Infectious Disease

Study finds many patients living with HIV prefer in-person visits to telehealth

November 10, 2022

1 min read

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Disclosures:
Gudipati reports no relevant financial disclosures. Please see study for all other authors’ relevant financial disclosures.

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Patients living with HIV prefer in-person visits with physicians to telehealth visits, according to research presented at ID Week.

“Telehealth programs can help overcome barriers to HIV care and maintain patient engagement when crisis interrupts traditional care models,” Smitha Gudipati, MD, an infectious disease faculty member in the Henry Ford Health System, said during the presentation. “Although [it had] small numbers, our study suggests that our patients living with HIV preferred and felt safe engaging with in-person visits, despite telehealth education and smartphone supplementation, even in a pandemic.”

Telehealth

Gudipati and colleagues at their HIV clinic “aggressively” promoted their telehealth system, MyChart. They then surveyed Ryan White patients living with HIV who initiated the telehealth program.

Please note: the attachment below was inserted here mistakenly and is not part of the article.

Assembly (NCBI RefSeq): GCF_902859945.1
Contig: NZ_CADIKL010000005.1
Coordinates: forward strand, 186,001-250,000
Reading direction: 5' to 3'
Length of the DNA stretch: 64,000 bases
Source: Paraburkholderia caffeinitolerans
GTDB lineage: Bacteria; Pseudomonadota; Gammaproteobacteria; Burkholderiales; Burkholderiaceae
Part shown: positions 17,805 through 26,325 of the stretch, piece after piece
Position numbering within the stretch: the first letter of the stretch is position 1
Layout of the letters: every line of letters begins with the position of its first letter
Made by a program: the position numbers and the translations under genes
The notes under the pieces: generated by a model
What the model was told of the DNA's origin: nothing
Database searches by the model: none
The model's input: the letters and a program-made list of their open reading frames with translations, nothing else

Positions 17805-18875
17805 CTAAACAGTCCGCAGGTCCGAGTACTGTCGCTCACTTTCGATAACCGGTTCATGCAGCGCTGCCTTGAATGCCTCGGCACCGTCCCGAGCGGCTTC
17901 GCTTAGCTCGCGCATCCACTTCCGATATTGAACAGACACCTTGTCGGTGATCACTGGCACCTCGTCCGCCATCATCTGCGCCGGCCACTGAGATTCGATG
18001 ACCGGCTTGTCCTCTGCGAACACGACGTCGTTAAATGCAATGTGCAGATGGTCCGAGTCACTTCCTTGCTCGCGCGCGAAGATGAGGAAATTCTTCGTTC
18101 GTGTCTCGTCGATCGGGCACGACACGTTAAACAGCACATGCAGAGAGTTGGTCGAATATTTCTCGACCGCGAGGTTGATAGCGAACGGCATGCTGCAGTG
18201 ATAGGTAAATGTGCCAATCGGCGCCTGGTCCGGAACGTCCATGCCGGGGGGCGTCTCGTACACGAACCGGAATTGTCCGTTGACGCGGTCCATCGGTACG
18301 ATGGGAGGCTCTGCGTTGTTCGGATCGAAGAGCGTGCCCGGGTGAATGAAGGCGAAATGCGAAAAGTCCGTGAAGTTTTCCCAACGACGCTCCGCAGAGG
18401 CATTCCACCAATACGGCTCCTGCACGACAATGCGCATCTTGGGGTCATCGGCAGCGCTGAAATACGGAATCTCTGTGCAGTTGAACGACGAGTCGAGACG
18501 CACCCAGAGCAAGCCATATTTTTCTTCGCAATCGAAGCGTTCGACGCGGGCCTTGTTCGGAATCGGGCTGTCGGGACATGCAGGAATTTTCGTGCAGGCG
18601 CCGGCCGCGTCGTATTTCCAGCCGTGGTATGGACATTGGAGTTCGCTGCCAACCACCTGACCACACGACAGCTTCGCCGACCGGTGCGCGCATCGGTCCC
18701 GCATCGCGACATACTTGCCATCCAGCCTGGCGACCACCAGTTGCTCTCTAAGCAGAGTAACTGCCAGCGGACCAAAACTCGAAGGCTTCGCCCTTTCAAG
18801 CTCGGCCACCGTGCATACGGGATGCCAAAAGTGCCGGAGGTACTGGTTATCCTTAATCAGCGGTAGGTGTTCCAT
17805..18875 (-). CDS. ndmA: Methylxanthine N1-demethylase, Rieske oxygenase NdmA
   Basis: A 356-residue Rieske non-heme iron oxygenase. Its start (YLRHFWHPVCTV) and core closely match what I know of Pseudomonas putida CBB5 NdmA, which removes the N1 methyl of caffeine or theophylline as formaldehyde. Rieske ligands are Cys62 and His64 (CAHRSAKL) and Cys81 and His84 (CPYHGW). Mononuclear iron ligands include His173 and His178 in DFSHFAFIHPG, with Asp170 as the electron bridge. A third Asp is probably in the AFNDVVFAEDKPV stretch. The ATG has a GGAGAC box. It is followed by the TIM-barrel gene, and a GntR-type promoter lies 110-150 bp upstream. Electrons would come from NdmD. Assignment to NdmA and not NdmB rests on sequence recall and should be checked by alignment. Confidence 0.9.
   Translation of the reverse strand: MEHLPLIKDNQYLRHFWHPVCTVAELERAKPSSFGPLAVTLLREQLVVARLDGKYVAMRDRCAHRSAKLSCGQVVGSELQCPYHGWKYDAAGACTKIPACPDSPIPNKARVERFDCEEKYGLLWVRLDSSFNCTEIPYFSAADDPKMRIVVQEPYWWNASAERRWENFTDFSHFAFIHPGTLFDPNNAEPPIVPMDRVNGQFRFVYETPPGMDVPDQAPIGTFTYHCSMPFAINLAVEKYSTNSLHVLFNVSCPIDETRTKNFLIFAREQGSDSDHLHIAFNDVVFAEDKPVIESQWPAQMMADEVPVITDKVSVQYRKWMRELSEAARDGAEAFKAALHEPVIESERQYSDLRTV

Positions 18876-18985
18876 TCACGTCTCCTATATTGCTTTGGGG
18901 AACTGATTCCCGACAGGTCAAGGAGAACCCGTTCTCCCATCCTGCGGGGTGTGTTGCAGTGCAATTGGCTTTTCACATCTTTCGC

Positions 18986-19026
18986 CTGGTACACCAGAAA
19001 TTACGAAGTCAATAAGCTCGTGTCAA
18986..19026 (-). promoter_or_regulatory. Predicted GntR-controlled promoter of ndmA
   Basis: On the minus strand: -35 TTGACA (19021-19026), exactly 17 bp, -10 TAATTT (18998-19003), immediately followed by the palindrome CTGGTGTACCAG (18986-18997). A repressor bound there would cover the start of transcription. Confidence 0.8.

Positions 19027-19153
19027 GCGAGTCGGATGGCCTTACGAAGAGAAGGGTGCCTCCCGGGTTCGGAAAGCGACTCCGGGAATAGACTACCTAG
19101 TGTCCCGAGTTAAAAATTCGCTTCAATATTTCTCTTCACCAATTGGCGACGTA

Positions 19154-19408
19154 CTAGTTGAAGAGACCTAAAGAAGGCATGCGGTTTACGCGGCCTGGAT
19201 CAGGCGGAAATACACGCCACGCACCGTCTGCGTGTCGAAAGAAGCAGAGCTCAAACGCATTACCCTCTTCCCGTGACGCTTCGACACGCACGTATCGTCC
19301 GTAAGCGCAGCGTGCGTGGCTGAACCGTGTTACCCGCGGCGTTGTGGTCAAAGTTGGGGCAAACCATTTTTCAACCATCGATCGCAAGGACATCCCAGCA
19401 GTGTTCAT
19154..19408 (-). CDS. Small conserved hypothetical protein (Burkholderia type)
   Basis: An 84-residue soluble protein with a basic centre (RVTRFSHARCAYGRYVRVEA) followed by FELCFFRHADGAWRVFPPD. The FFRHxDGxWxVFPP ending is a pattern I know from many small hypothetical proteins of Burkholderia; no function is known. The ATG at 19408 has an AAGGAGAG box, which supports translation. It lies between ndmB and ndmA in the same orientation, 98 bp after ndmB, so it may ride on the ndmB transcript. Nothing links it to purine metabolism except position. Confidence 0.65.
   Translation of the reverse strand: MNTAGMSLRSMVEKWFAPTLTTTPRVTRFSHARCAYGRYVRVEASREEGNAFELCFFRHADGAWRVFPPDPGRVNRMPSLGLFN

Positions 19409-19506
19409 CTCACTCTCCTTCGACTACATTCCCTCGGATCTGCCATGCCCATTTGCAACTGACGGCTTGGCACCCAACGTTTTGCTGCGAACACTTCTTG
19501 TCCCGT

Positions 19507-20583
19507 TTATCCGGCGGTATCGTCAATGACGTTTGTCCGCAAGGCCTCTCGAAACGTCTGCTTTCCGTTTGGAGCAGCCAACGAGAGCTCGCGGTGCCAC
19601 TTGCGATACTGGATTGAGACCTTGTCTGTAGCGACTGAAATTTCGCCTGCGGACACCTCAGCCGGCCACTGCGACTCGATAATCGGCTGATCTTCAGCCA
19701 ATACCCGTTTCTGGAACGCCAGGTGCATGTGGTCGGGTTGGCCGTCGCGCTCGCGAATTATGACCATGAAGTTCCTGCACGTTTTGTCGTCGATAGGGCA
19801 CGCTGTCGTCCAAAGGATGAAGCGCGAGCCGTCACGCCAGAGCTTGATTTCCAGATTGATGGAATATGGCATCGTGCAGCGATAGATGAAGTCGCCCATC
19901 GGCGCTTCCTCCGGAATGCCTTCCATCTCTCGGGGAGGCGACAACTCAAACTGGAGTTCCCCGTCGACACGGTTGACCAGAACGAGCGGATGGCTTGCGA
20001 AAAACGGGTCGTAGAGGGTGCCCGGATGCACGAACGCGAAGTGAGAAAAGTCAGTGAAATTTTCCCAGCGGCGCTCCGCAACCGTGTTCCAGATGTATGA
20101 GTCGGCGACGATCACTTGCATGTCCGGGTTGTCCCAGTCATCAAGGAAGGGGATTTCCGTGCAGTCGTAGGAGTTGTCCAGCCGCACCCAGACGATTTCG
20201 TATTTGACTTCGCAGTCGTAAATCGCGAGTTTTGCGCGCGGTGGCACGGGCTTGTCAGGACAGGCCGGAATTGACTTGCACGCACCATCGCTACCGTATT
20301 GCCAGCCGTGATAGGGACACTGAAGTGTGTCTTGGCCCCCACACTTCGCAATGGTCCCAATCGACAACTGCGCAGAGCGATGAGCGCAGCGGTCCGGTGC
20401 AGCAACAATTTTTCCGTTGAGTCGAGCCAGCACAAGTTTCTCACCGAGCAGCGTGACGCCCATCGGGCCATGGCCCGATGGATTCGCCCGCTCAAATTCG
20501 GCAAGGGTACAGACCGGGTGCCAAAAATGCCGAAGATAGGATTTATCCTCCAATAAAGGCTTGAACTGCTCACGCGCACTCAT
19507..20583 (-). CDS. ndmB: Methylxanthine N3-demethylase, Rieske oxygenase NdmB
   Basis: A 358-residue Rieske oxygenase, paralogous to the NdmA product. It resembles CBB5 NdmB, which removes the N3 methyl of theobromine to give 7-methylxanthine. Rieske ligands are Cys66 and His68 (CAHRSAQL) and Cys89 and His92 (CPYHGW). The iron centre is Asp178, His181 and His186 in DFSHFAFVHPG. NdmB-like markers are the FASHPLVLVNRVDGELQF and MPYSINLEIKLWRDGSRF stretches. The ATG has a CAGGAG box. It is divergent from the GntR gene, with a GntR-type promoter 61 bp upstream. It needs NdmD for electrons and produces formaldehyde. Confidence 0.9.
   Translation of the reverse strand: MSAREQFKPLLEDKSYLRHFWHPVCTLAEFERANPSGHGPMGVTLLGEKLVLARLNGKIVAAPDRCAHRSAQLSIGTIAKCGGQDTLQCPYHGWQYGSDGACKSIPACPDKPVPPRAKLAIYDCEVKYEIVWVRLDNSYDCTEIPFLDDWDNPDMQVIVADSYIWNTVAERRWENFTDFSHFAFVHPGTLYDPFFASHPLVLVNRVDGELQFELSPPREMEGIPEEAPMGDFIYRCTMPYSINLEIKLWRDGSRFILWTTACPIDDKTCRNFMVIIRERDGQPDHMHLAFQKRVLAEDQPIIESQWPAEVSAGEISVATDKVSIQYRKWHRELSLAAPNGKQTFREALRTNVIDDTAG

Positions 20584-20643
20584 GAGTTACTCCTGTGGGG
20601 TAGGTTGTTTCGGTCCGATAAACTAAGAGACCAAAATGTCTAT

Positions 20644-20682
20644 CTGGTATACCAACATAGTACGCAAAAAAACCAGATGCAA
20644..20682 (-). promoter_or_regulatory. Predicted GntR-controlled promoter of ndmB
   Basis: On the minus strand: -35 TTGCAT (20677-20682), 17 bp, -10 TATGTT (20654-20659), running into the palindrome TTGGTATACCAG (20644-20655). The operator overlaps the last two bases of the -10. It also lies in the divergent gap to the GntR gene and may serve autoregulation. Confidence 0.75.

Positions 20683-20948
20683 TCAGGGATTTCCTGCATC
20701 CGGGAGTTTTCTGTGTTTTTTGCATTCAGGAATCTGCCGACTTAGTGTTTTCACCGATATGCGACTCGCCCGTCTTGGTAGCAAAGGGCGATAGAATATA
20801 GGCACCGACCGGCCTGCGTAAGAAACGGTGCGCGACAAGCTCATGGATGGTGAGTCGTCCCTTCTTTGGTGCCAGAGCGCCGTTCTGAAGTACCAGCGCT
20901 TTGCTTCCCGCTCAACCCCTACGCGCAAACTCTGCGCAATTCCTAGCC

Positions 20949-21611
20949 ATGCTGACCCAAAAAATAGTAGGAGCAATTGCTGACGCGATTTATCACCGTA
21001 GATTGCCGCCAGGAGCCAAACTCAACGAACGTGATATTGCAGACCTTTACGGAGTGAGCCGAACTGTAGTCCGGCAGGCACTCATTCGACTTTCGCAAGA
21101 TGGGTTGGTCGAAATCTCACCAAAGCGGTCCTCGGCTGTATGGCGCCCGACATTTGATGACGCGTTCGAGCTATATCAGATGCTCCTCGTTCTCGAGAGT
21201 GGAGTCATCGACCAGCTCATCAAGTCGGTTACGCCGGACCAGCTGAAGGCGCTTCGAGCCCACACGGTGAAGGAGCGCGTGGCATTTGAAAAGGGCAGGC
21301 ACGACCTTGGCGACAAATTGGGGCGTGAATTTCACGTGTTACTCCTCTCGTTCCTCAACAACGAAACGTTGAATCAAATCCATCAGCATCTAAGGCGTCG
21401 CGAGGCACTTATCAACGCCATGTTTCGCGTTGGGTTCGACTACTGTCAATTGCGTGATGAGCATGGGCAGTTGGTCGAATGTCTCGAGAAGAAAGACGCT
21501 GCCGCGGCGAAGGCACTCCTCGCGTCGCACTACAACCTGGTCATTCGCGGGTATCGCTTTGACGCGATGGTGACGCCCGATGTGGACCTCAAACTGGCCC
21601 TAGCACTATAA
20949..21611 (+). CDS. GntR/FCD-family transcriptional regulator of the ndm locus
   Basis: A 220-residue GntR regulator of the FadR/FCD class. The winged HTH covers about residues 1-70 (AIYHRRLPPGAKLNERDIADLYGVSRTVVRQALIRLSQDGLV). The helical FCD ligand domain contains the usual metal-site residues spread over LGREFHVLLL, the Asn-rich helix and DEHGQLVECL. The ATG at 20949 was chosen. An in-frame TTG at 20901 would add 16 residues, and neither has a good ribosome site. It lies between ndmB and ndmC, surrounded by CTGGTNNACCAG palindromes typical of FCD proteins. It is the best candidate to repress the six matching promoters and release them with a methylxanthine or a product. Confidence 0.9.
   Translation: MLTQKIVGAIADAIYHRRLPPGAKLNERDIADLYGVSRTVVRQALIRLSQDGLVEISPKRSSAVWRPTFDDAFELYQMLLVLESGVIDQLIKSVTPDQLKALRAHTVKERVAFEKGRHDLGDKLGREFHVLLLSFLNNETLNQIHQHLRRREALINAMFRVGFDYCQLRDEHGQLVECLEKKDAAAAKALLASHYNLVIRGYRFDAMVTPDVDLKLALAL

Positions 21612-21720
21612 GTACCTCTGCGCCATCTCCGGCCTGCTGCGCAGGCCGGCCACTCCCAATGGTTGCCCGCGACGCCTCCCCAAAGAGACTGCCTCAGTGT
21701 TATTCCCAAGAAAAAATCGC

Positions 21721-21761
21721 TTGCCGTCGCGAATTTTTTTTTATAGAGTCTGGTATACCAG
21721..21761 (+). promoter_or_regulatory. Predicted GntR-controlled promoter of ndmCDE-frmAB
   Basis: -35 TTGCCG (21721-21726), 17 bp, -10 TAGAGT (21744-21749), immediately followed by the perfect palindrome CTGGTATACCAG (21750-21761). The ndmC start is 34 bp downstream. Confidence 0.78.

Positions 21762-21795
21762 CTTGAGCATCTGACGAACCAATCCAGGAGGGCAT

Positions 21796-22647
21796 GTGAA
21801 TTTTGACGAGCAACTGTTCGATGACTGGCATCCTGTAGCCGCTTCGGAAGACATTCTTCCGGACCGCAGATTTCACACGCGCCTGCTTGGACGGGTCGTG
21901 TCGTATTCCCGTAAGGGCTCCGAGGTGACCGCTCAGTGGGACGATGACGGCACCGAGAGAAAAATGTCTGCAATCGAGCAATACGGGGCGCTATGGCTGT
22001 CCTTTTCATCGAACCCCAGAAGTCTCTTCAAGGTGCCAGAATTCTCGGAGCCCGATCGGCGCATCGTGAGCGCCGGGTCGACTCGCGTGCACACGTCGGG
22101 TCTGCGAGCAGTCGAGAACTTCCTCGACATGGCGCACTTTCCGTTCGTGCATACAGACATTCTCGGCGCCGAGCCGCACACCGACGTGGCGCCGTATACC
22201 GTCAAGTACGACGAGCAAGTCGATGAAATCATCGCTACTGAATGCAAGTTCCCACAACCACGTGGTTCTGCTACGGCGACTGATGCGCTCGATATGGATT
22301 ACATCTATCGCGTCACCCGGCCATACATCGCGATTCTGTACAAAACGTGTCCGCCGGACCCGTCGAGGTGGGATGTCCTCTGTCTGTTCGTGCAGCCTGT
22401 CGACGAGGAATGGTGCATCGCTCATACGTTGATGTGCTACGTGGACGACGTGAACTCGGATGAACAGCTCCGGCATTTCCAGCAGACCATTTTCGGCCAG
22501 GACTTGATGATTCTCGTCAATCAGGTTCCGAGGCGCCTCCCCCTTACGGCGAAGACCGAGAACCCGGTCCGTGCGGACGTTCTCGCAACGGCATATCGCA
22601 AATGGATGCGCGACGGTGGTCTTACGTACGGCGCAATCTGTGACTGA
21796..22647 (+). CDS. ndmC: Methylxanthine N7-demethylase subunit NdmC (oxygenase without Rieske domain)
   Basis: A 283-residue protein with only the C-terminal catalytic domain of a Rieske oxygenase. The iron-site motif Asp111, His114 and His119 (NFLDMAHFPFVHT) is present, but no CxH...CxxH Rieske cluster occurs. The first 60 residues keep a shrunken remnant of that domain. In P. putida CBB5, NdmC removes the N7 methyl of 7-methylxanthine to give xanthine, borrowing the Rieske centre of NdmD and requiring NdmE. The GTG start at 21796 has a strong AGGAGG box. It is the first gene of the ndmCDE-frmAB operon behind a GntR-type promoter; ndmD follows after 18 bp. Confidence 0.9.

They determined patient use of the program by whether patients responded to send a notification using the MyChart telehealth navigator.

A total of 206 patients living with HIV were enrolled in the pilot program from October 2020 through January 2022. Of these, 27 patients received preloaded smartphones.

Among patients enrolled, 83.7% were Black, 73% were male, 57% were aged older than 45 years and 88% lived in Wayne County, Michigan.

Gudipati and colleagues found that among participants, 44% interacted with the MyChart program, 29% were unable to be reached, and 27% completed the survey.

The researchers found that, among participants who completed the survey, 49% indicated that their reason for not utilizing telehealth was that they preferred an in-person visit.

“We think that our patients preferred in-person [meetings] due to easier communication with staff, and access to labs, medications and vaccinations,” she said. “As the future of medicine moves toward telehealth management, we must not forget our vulnerable populations and find opportunities to safely engage with in-person visits.”

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